A core component of psychoanalytic theory emphasizes maladaptive coping mechanisms such as defense mechanisms and repression (Feist, Feist, & Roberts, 2013). Individuals who experience trauma often utilizes maladaptive defense mechanisms to reduce psychological tension. Often, individuals suffering from severe PTSD repress memories of the traumatic event. This is a temporary solution which allows the individual to function in immediate aftermath. According to Freud, manifestations of the unconscious repression manifest in recurrent dreams commonly experienced by individuals suffering from PTSD (Feist, Feist, & Roberts, 2013). Psychoanalytic theory can be applied in the treatment of severe trauma as the individual begins to bring the unconscious to light and acknowledge their past experiences.

Attachment theory places emphasis on the earliest of childhood experiences and emphasizes ways in which infants form bonds with their caregivers. As much of Feud’s theory relies heavily on early childhood and past experiences, concepts of personality and behavior manifestations focus heavily on such bonds. Freud believed that attachment centered on a child’s identification with the same sex parent and their desire to be with the opposite sex parent. Freud theorized that these unconscious sexual desires manifested in overcoming what he called the Oedipus and Electra complex (Feist, Feist, & Roberts, 2013). Successful resolution of the unconscious sexual motivators in such complexes allow for secure attachment bonds to parents and healthy interpersonal relationships in the future.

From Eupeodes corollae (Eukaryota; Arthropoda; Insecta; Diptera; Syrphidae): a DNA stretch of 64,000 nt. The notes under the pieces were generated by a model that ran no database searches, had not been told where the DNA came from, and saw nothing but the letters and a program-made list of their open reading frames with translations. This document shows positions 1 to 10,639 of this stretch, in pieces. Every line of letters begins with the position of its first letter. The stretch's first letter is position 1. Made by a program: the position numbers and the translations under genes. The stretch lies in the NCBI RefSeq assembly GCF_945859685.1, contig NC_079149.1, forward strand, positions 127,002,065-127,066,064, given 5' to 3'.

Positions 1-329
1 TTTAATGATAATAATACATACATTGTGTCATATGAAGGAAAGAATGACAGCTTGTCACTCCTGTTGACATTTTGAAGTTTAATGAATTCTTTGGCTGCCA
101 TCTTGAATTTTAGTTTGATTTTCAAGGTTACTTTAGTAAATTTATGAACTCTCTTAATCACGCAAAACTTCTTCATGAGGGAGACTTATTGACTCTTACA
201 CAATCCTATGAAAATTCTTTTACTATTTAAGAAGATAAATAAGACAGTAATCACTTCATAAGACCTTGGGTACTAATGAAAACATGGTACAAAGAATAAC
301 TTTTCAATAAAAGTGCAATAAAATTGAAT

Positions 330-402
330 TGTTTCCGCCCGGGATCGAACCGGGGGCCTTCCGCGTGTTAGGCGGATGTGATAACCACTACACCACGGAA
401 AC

Although the Oedipus and Electra complex are highly discredited, Freud’s theory paved the way for his contemporaries to explore the relationship between healthy and secure attachments to caregivers. Early childhood attachments are viewed as an underlying component in many theories on healthy human functioning and interpersonal behavior. Attachment theory serves as a heavily emphasized component in developmental and behavioral psychology.



Feist, J., Feist, G. J., & Roberts, T. (2013). Theories of personality (8th ed.). New York, NY: McGraw-Hill.